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James Harold "Jimmy" Doolittle Passes Away

Today in Masonic History James Harold "Jimmy" Doolittle passes away in 1993.

James Harold "Jimmy" Doolittle was an American pilot.

Doolittle was born in Alameda, California on December 14th, 1896. He would spend most of his youth in Nome, Alaska. By 1910 he was back in California attending school in Los Angeles at Manual Arts High School. He would would go to attend Los Angeles City College. He would be accepted to the University of California, Berkley where he studied in the School of Mines. The School of Mines was termed used to describe engineering programs in the 18th and 19th century since most engineering involved mining. In 1917, he would leave school to enlist during World War I, he would never leave the United States during World War I.

In 1922, Doolittle made a pioneering flight. He flew from directly from Florida to California, stopping once for fuel. The flight took over 21 hours.

Doolittle would travel around the United States for duty stations leading up to World War II. He largely worked in developing new flight procedures and techniques. One of the techniques he developed was the ability for a pilot to fly by instruments only. As aircraft became faster, it became increasingly difficult for pilots to trust their motion senses (up, down, left, right). Doolittle believed that a pilot could and perhaps should, based on his studies, fly strictly by instruments. In 1929 he became the first pilot to takeoff, land and fly a plane strictly with instruments.

In 1942, Doolittle planned and executed what would be known as "Doolittle's Raid." The raid took place on the Japanese homeland and struck several major cities. The Raid was flown off of the USS Hornet. Doolittle, his crew and several other crews flew bombers over Japan. The intent after the raid was for the crews of the various aircraft to land in China. Due to poor weather and a lack of fuel in the case of at least one aircraft, all of the crews were forced to ditch and parachute into China. Four members of the raid lost their lives when they were captured by Japanese forces in China, the rest of the crews were made it to safety with the help of friendly Chinese soldiers and guerrillas. Although the Raid itself did minimal damage, it had a direct impact on the war in the Pacific. The Raid embarrassed Japanese military leaders and forced them to redeploy their troops. Many historians feel that "Doolittle's Raid" is the reason that the Allies were successful in the Battle of Midway.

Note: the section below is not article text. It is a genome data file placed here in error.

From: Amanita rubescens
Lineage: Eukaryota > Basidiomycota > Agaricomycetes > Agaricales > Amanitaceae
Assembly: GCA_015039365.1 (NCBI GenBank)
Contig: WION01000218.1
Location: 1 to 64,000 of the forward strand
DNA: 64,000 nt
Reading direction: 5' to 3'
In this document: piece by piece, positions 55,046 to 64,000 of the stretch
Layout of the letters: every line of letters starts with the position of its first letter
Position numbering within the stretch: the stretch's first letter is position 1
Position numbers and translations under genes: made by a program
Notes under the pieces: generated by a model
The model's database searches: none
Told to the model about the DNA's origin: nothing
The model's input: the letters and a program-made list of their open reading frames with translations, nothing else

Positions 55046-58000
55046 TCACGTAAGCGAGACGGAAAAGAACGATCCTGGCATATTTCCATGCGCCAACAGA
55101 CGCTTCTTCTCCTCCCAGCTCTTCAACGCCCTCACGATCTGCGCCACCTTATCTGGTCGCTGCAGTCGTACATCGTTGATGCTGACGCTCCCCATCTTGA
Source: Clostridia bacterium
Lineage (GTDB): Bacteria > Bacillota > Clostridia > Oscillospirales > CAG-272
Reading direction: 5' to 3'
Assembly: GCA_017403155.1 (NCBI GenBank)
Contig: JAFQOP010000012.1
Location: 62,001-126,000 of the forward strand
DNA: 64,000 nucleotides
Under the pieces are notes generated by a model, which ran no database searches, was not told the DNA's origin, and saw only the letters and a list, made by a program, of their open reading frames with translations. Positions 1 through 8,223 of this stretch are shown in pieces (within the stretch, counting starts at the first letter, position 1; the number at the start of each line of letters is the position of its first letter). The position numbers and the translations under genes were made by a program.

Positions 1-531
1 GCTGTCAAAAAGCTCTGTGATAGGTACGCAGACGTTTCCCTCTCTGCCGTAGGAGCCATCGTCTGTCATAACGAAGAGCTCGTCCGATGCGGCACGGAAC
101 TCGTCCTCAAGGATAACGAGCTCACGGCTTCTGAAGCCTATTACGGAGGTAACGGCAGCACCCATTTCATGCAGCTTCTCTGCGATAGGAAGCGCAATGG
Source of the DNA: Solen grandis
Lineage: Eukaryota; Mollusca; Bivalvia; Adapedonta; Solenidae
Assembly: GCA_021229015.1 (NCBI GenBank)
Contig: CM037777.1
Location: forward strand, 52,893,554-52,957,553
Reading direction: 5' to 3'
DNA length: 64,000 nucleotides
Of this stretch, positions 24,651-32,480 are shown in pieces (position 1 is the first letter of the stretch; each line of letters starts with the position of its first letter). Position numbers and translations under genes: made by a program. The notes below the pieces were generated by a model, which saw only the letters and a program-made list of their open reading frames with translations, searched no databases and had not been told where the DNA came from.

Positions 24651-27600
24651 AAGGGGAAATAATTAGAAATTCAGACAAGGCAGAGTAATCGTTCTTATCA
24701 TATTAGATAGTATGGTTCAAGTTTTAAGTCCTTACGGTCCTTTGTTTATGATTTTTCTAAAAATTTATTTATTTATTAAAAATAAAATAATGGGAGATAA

Because of "Dootlittle's Raid", Doolittle was promoted from the rank of Lieutenant Colonel during the Raid to immediately being promoted to Brigadier General. By the end of that same year he would be promoted to Major General and given command in North Africa. On one of his missions over Italy, Doolittle was responsible for the destruction of an entire town. A fellow officer sent him a message stating that "he must be slipping. There was a crabapple tree and stable still standing."

Doolittle passed away on September 27th, 1993.

Doolittle was a member of Hollenbeck Lodge No. 319 in Los Angeles, California. In an interesting set of events, Doolittle was balloted on during a special meeting of Hollenbeck Lodge for which they received special dispensation. At the time he of his election to receive the degrees of Freemasonry he was stationed in Louisiana. Again with special dispensation from the Grand Lodge of California and the Grand Lodge of Louisiana, Doolittle was given all three degrees on August 16th, 1918 in Lake Charles Lodge No. 16. All of special circumstances were to accommodate Doolittle's military service and deployments. Doolittle was also a 33° Scottish Rite mason and a Shriner.